There were also aisle upon aisle of competition pieces.  I took some photos of a few that caught my eye.  I can't imagine the work that went into some of these pieces.  I wasn't able to take down all the quilters or names of the pieces.  A few of these pieces were works in progress for over 5 years.

Wednesday, January 26, 2011

HansenCrafts Service Outstanding

At the epinner retreat with Judith MacKenzie in Forks, WA, I was able to purchase a cherry Woolee Winder for my miniSpinner.  At first, Kevin Hansen stated that I would need to e-mail him my request when I got home, but on the second day, he showed up with a Woolee Winder for me.

Once I installed it, there were no adjustments to be made and I ready to go.  It spins like a dream.

I only bought the one bobbin since Judith made a recommendation that for the cost of another Woolee Winder bobbin, I could buy quite a few weaving bobbins or spool bobbins to wind my yarn for plying.  Judith had previously recommended that each spinner should have at least 30 bobbins for their spinning wheel but it is now quite cost prohibitive.

On the trip home by car and plane, the Woolee Winder bobbin had a mishap.  This is what I found when I unpacked it.
I quickly e-mailed Kevin and asked what could be done.  He replied promptly and told me he would send me another bobbin and to return the broken one.  No questions asked.  How awesome is that customer service?  Kudos to HansenCrafts!

Tuesday, January 25, 2011

Tom Bihn and His Knitting Bags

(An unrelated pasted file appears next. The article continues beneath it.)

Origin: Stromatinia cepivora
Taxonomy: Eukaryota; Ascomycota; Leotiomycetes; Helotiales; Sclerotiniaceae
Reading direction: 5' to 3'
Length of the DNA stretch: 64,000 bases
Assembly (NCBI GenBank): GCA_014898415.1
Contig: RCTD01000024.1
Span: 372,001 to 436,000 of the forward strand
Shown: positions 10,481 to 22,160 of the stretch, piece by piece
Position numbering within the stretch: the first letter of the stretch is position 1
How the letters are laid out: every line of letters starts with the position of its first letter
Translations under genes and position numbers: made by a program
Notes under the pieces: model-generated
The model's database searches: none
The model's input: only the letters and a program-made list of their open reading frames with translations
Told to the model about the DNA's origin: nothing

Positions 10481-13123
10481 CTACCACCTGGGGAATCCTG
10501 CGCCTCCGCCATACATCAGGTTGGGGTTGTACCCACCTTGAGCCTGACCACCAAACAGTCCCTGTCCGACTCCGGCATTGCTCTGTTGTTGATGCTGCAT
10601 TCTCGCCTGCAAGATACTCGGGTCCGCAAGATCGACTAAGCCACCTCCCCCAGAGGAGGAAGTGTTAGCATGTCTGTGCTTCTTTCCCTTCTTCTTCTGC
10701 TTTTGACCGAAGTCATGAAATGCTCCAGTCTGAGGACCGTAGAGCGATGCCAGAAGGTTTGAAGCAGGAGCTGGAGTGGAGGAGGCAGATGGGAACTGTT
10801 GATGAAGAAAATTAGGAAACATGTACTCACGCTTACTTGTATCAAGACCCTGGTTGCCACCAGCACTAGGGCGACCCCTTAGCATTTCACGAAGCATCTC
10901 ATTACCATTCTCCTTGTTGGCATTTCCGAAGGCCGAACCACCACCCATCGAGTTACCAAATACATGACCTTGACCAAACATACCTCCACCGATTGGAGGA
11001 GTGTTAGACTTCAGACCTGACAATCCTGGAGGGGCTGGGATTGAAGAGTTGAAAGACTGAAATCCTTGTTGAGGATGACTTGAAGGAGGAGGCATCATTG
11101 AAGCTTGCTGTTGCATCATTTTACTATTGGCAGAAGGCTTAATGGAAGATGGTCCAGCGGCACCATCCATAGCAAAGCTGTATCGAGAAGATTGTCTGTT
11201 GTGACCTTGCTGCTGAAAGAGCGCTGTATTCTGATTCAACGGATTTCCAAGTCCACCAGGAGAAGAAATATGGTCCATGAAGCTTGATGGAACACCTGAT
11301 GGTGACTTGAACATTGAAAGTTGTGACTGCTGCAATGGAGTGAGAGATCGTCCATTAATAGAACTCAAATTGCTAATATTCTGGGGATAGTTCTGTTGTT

The last stop before heading home from the espinner retreat was the Tom Bihn factory store in Seattle.

They don't usually have retail hours, but Jude had a special connection and they opened the store just for us before we headed to SeaTac to catch our planes.

They have the coolest bags and the best thing was that Tom Bihn was there in person.

Here are some pictures of their small store which will become larger when they move to their new space next month.
The company has found a niche with the knitting community and their knitting bags are great.  I really like the construction of their products and ended up picking up a few bags.  They have a lifetime warranty on defects and the staff were really nice.

I admitted to Jude that I lust after bags and containers and I was surprised when she confessed to the same affliction.  It is good to be among your peeps.

Monday, January 24, 2011

Beautiful Scenery from the Pacific Northwest

We left Forks after a hearty breakfast.  There was no frost on the car but it was pretty chilly.  Judith and Sue Shane (the coordinator of the retreat) came by to join us for breakfast.  We hustled and got on the road by 8:30.

I took some photos on the first morning at the Miller Tree Inn and it was what winter should look like in my mind.
Jude drove back to Seattle and we passed some beautiful scenery.
We took the ferry route and had a nice time out of the car sitting in the heated passenger compartment.  The time passed quickly and soon it was time to head back to the car.

It was the first time that I had driven in a car on the ferry.  The cost of the ferry ride was $12.15.  It seemed like a strange amount.

We were able to make it back to SeaTac on the same tank of gas.